The Manuscript Project is one of my favorite new features. The Manuscript Project includes digitally scanned images of Greek manuscripts. Manuscripts include Nestle-Aland 27, Scrivener, Robinson-Pierpont (Byzantine), Westcot-Hort, Sinaiticus, Alexandrinus, Vaticanus, Bezae, and more.
The images include hyperlinked tags, that can be turned on or off, that show the chapter and verse.
There are also transcriptions of the manuscripts, which you can search, copy, and paste into your notes.
The transcriptions also include transcriber notes. These notes help to clarify any instances where a translation is not clear, where more than one word could have been used, where the original text is not readable, and more.
There is a window that shows the variations between the manuscripts. This is helpful when you want to see how the manuscripts differ.
The Manuscripts Project is an excellent tool for deeper verse analysis.
The scanned images of the manuscripts can be enhanced using image controls (brightness, contrast, sharpness, etc.).
You can also view the image in a separate window.
The manuscript images can also be copied and pasted into your notes.
The Manuscript Project is one of the tools I use the most. I highly recommend it for study of Greek and the manuscript variations. For me it’s a good feeling to see and work with the manuscript images. It’s the closest I will ever come to working with Greek manuscripts.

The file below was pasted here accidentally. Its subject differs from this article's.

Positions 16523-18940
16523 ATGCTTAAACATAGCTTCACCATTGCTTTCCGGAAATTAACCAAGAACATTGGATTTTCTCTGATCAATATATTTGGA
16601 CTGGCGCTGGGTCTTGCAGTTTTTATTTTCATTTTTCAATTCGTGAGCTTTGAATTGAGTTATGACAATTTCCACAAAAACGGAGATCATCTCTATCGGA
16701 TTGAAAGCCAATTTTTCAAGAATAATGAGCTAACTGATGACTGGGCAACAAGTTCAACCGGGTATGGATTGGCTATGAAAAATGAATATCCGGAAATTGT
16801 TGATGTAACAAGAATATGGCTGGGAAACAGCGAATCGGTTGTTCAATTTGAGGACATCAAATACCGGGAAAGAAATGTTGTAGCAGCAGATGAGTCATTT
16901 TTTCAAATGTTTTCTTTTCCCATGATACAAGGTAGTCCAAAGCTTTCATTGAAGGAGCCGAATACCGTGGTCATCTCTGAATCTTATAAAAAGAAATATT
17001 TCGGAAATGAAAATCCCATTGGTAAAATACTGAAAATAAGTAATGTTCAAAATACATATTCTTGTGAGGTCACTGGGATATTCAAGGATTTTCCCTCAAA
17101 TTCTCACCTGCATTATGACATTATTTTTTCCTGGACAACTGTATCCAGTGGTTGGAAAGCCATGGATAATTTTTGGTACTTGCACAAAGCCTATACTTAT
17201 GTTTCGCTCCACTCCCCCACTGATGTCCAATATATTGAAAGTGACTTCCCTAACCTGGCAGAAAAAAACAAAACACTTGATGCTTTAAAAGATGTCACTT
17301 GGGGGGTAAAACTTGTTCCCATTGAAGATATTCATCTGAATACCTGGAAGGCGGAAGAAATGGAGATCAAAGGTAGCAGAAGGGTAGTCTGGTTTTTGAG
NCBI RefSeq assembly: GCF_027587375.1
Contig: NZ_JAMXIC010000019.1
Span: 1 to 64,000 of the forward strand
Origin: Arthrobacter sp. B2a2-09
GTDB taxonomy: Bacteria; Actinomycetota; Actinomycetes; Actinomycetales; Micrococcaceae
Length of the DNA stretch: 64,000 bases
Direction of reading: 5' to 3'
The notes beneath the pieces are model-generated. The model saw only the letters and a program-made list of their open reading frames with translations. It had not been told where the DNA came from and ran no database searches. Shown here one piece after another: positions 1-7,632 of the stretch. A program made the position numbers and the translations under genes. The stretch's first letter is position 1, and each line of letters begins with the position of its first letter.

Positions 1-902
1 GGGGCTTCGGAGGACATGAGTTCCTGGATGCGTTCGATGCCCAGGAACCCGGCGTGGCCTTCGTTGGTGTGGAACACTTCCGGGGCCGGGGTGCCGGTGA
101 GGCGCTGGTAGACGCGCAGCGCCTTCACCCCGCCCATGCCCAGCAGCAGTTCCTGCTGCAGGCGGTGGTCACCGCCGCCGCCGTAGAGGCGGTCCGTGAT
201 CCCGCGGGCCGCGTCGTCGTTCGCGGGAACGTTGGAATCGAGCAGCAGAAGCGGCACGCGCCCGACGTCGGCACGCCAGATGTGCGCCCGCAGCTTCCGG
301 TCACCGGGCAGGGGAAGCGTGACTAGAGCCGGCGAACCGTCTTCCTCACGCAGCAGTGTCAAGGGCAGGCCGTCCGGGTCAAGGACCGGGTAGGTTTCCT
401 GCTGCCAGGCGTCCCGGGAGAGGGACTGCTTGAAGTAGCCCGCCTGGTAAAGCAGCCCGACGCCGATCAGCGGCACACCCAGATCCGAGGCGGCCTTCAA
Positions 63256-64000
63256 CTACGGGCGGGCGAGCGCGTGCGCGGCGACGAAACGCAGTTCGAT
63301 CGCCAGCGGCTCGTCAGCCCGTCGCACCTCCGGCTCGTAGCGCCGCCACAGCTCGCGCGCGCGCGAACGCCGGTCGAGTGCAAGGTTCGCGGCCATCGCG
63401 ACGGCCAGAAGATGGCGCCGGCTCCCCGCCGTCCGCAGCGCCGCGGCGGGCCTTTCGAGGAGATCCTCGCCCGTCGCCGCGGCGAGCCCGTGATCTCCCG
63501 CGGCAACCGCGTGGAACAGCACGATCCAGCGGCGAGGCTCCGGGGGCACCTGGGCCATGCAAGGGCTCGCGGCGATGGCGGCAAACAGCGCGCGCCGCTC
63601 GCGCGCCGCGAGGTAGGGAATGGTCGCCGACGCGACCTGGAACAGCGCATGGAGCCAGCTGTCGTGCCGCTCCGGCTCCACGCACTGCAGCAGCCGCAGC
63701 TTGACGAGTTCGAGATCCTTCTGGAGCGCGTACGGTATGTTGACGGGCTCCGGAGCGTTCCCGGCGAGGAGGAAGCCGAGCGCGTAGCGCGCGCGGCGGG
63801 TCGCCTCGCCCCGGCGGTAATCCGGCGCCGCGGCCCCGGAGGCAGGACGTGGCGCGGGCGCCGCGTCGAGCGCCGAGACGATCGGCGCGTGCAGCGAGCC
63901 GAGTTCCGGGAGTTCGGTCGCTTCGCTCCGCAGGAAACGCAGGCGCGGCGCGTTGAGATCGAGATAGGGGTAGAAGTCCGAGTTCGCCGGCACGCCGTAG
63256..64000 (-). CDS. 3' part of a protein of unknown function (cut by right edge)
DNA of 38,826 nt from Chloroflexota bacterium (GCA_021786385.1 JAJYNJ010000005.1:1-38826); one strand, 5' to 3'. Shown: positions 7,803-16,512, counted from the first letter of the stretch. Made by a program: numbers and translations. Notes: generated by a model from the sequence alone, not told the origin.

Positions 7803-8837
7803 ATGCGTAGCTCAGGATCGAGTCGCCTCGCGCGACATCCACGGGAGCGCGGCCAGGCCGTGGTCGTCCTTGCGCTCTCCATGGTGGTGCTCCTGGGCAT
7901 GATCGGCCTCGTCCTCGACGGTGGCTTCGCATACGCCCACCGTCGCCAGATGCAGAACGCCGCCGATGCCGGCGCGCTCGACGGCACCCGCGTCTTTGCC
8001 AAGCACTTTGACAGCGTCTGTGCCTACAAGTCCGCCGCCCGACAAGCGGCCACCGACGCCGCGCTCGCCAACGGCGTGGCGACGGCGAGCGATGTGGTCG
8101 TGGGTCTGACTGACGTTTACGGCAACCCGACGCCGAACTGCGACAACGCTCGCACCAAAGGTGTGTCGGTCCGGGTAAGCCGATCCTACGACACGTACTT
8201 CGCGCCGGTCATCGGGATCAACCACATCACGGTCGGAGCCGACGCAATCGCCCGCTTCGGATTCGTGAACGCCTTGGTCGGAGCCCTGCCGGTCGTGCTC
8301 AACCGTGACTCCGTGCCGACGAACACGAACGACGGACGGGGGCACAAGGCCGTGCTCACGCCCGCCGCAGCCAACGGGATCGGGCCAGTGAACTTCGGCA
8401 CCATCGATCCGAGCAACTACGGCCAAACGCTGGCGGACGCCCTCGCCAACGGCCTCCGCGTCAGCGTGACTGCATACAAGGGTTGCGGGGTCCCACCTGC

Another useful tool for studying the New Testament manuscripts is the CNTTS Apparatus. CNTTS stands for Center for New Testament Studies Textual Apparatus.
A Critical Text displays the Greek text and highlights variants. The variants are coded to show the type of variant and reading. Manuscript numbers show which manuscripts have the variant. There is also information about the manuscripts, such as the date it was written. The CNTTS Apparatus is an excellent tool for manuscript information and variant research. Together with the Manuscript Project, the CNTTS Apparatus is an excellent tool for growing in Greek studies.
The research tools in BibleWorks just keeps getting better. There are also many tools for researching the Hebrew language, but no manuscripts ‘yet’. One thing I appreciate about BibleWorks as a company- if you ask for it they will provide. If you want to see a feature added to BibleWorks (such as the Dead Sea Scrolls added to the Manuscript Project), just tell them on their website. They do listen. Most of the features that BibleWorks users love came from user’s requests.
I highly recommend BibleWorks 9- especially for its new manuscript research features. You need not wonder if BibleWorks 9 is worth the upgrade. If you’re a student of Greek, BibleWorks 9 is a necessity.
BibleWorks provided this software free for review. I was not required to give a positive review- only an honest review.
Click here to read BibleWorks 9 Part 1